Whatever glossolalists may believe to the contrary, glossolalia is not language in the ordinary sense, though it is both self-expression and communication; and whatever Freudian theorists may have suspected or feared, it is not a product of the kind of disassociation of mind and bodily function which argues stress, repression or mental sickness. It is, rather, a willed and welcomed vocal event in which, in a context of attention to religious realities, the tongue operates within one’s mood but apart from one’s mind in a way comparable to the fantasy-languages of children and the scat-singing of the late Louis Armstrong. It is not the prerogative of one psychological type rather than another, nor is it the product of any particular set of external circumstances or pressures.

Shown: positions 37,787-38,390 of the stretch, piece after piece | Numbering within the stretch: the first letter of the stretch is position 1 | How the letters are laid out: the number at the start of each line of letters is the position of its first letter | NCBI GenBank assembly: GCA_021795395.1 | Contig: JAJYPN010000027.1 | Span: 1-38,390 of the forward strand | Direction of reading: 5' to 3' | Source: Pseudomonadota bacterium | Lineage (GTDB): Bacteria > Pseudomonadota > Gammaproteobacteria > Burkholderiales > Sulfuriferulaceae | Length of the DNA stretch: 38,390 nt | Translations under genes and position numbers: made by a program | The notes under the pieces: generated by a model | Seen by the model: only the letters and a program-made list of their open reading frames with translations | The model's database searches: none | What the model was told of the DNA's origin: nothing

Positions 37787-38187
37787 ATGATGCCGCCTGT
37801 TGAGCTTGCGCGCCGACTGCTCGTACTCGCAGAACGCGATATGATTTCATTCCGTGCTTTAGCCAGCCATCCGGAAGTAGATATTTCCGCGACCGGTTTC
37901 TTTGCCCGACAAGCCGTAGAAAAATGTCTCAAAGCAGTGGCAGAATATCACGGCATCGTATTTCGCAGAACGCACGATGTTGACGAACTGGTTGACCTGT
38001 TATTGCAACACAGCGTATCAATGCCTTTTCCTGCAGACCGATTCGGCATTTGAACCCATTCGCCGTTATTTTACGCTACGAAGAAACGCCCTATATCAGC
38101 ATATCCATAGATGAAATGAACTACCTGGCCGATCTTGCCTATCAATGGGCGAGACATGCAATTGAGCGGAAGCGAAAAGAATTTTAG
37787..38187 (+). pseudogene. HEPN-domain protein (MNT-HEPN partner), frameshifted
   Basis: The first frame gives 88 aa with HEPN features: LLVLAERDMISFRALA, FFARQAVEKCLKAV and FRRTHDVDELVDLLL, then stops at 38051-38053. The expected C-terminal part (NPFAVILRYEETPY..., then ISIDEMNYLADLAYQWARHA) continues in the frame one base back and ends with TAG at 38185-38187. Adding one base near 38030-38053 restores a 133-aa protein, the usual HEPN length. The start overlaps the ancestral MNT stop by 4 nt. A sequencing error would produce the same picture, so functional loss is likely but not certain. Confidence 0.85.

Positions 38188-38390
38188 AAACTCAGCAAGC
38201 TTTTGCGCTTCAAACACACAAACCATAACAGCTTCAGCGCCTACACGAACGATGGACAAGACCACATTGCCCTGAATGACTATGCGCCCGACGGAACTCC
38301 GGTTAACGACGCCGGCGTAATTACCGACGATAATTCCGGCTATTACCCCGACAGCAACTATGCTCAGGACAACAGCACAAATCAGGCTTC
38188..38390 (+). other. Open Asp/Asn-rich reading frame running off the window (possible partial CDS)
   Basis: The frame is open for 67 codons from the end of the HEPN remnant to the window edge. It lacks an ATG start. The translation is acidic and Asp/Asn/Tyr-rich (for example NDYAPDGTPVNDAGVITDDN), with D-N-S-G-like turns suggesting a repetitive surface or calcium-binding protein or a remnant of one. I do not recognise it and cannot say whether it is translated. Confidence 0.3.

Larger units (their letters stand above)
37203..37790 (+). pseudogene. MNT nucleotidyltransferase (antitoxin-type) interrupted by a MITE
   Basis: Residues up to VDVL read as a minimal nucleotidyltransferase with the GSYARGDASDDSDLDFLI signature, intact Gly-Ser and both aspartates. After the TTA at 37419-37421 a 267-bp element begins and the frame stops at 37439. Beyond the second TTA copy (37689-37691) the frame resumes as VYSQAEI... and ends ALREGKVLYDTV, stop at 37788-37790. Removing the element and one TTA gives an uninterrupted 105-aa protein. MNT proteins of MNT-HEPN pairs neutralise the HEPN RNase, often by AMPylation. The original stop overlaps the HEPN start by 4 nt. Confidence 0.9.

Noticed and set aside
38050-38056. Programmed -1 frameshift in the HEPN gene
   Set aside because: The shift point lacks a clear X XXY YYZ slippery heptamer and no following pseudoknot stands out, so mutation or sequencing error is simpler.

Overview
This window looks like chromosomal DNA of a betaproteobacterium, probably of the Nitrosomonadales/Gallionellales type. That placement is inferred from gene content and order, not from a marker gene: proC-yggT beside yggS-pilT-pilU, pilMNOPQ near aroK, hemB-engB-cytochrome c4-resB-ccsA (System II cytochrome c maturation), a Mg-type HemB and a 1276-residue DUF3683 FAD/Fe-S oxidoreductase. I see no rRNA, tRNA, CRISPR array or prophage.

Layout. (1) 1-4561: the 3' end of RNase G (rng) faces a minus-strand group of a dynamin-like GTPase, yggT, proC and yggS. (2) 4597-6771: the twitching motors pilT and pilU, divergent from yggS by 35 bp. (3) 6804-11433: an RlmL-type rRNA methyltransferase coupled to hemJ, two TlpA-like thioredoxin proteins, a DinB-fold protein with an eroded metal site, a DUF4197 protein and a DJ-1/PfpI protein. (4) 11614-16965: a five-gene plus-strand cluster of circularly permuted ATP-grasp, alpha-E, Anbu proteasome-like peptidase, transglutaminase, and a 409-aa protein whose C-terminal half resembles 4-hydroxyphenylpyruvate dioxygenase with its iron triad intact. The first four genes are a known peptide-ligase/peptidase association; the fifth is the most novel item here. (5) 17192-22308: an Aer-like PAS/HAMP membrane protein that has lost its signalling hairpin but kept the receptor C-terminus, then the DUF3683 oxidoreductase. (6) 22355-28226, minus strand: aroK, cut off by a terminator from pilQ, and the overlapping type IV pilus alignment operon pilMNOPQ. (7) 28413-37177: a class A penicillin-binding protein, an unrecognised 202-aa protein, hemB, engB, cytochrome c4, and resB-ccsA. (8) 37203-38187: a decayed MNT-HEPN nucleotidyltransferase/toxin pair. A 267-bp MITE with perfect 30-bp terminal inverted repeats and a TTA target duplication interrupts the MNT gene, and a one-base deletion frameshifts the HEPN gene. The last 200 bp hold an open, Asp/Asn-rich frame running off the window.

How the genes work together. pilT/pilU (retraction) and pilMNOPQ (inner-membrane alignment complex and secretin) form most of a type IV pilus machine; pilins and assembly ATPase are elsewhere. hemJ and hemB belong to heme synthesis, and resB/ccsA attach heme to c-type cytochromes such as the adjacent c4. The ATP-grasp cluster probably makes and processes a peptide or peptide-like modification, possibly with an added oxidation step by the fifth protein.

-J.I. Packer, Theological Reflections on the Charismatic Movement – Part 2